Nurse saved his life after heart attack last year
(From July 19, 2012)
Tears came easier than words for Gerald Boekeloo when he met for the first
time the woman who saved his life.
Boekeloo was on Tuesday introduced to Dawn Bausone-Gazda, an Advocate Christ
Medical Center nurse who revived Boekeloo using CPR on after the Oak Lawn man
suffered a heart attack while driving last November. Boekeloo until Tuesday did
not even know his heroine's name - Bausone- Gazda left the scene of the accident
after bringing him back to life.
"I looked high and low and here I am ready to meet her," Boekeloo said
moments before his heroine's identity was revealed. "She's my guardian angel."
Boekeloo, 69, was driving to Advocate Christ last Nov. 19 because he was not
feeling well. Looking back, Boekeloo said he should have dialed 911. He suffered
a heart attack near 95th Street and Cicero Avenue, just blocks from Christ, but
managed to maneuver his car into the parking lot of White Castle, at the corner
of the busy intersection. There, Bausone-Gazda spotted Boekeloo lain on the
pavement, surrounded by people who had aided him out of the car.
Bausone-Gazda, 48, a Burbank resident and nurse for 25 years at Christ, said
she checked Boekeloo's pulse, and when she did not fell one began to administer
"I did what I was trained to do," Bausone-Gazda said. "After the paramedics
arrived I knew he was in good hands so I left."
The nurse left the scene without being identified.
Boekeloo died upon arrival at Christ Advocate, but was revived a second time
by hospital staff members. Cardiologist Thomas Levine credits his second
restoration to Bausone-Gazda's earlier work.
"I believe the quick and initial administration of CPR made it possible for
his lungs to revive," Levine said.
Boekeloo, who is on the heart donor recipient list, said he is doing well
"I wouldn't be here if it were not for [Bausone-Gazda]."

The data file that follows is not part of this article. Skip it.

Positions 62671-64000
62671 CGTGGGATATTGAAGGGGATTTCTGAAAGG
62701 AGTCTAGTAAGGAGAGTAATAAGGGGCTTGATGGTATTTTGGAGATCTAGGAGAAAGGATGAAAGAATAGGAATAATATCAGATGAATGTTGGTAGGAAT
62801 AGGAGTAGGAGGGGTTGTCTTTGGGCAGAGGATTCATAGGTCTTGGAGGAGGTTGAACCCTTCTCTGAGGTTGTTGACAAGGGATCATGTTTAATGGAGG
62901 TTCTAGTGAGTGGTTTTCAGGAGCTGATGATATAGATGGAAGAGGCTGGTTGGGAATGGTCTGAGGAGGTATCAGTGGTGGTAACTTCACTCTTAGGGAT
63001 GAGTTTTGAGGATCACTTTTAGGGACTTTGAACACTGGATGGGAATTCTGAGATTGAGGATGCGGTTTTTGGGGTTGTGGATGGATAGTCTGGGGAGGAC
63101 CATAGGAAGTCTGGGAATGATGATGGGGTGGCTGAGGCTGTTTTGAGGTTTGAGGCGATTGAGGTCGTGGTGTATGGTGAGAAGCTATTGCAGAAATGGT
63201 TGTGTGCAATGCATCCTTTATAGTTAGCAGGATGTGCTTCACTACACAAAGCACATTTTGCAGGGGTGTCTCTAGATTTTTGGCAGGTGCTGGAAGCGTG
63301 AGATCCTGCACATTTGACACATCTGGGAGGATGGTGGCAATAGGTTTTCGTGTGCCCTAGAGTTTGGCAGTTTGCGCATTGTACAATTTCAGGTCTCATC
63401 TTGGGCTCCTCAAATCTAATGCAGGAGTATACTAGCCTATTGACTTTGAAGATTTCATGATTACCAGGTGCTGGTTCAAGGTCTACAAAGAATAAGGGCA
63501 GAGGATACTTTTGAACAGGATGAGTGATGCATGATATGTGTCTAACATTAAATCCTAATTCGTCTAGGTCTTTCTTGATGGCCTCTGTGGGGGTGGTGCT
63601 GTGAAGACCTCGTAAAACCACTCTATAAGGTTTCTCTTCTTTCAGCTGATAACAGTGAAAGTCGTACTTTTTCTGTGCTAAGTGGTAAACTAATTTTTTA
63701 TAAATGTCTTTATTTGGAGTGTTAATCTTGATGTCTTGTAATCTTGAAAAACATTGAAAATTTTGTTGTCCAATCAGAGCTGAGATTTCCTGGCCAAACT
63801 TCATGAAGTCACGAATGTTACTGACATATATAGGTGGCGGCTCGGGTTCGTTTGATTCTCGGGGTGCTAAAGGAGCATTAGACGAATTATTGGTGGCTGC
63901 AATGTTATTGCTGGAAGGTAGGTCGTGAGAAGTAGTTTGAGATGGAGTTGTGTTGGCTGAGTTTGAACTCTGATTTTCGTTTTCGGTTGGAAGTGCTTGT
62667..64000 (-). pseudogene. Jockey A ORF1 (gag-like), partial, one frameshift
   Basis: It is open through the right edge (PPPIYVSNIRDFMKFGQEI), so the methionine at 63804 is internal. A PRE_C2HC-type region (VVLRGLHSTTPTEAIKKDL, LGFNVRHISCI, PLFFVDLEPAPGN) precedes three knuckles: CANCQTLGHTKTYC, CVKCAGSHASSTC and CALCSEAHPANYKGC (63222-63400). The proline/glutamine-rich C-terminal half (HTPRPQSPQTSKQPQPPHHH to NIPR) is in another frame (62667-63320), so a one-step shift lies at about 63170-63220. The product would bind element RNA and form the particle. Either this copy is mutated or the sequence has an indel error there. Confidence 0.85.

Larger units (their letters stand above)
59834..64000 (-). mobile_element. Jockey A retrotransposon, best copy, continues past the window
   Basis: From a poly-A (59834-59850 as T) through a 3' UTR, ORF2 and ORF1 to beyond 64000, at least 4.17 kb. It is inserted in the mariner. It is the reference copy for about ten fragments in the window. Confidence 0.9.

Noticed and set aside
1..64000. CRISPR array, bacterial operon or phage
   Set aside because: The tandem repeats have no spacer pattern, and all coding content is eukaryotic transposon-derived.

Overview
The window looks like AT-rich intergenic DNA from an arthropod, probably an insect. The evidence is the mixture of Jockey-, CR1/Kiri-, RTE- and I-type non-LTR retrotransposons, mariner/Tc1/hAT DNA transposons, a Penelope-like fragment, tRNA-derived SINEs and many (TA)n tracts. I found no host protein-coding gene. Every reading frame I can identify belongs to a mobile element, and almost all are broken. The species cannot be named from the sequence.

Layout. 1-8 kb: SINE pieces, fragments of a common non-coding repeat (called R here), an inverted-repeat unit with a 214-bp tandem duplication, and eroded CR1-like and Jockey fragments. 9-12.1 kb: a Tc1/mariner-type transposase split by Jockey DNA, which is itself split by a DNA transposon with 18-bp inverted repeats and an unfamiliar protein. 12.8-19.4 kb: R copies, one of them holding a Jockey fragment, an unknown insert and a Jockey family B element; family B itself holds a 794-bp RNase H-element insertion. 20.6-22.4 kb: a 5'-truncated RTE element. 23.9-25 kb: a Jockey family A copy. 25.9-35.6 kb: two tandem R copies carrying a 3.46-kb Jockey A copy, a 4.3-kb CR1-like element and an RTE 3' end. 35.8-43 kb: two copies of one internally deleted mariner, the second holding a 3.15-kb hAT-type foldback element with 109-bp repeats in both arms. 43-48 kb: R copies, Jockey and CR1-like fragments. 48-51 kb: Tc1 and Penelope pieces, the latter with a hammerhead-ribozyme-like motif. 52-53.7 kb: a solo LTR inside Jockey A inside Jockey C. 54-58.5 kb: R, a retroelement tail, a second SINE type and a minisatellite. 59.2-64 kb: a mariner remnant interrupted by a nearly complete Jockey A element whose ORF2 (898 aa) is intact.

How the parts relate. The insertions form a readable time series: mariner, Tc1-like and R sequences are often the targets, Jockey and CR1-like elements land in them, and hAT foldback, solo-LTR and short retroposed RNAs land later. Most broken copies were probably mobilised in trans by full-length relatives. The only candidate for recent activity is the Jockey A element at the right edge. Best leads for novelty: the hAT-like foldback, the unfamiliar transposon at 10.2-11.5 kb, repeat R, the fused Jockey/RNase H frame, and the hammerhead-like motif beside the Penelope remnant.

Boekello greeted Bausone- Gazda Tuesday with a card and bouquet of flowers,
but explains he will never be able to repay her.
"I could give her a $3 million and that still wouldn't be enough," Boekeloo
said. "I enjoyed life before, but now it's beautiful. All I can say is thanks."
Advocate Christ medical director for the Center of Heart Transplants, Geethat
Bhat said Boekeloo is very lucky to have run into Bausone-Gazda. Eightyfive
percent of people who suffer heart failure outside a hospital die, she said.
Boekeloo spent three months in the hospital and learned of his hero and the
events through hospital staff. He began searching for his unknown heroine
through police reports and hospital staff accounts, but was unsuccessful in
learning her identity.
Unbeknownst to Boekeloo, he and Bausone-Gazda had met once before. While he
was being treated at Christ, Bausone-Gazda was called to his room to cover for
another nurse who was unavailable. She figured out who he was as they began
taking about his heart attack.
"I didn't know who he was, and as we started talking I realized it was him,"
Bausone-Gazda told Boekeloo her account of the event, but chose not to tell
him who she was because she did not want to cause him any stress while he was
recovering. With the help of Shirl Wilson, a nurse at Advocate who knew both
parties were in the hospital, a reunion was set up and the two were
"When I got the call they had found her, I cried," Boekeloo said.
Bausone-Gazda said she is happy she and Boekeloo were reunited.
"This is the reason I become a nurse, thank you for reminding me," she told
Boekeloo has been diagnosed with cardiomyopathy, a condition in which the
heart fails to pump blood to the rest of the body. Boekeloo already had a
defibrillator, but his condition was so dire the day he was brought to Christ
that he was determined to need a heart transplant, Bhat said. A patient can
spend months or even years waiting for a matching donor, so Bhat transplanted a
left ventricular assist device into Boekeloo's heart.
A ventricular assist device is a circulatory device commonly used in patients
who survive heart attacks or heart surgery. The device pumps blood for the heart
and acts as a temporary solution until Boekeloo can receive a heart transplant.
Boekeloo is now on the heart donor list, but could be waiting years for a new
"The device typically last for six to seven years," Bhat said. "It acts to
bridge the gap between diagnoses and surgery."
With advancements of the devices, first approved for use in the U.S. by the
FDA in 1994, the quality of life for patients with the device have improved
drastically over the last 10 years, Bhat said.
Bhat said Boekeloo's incident demonstrates the importance of knowing CPR, and
for people to be aware of their heart conditions.
"Everything worked out for him," Bhat said. "He would not have made it to me
without her help."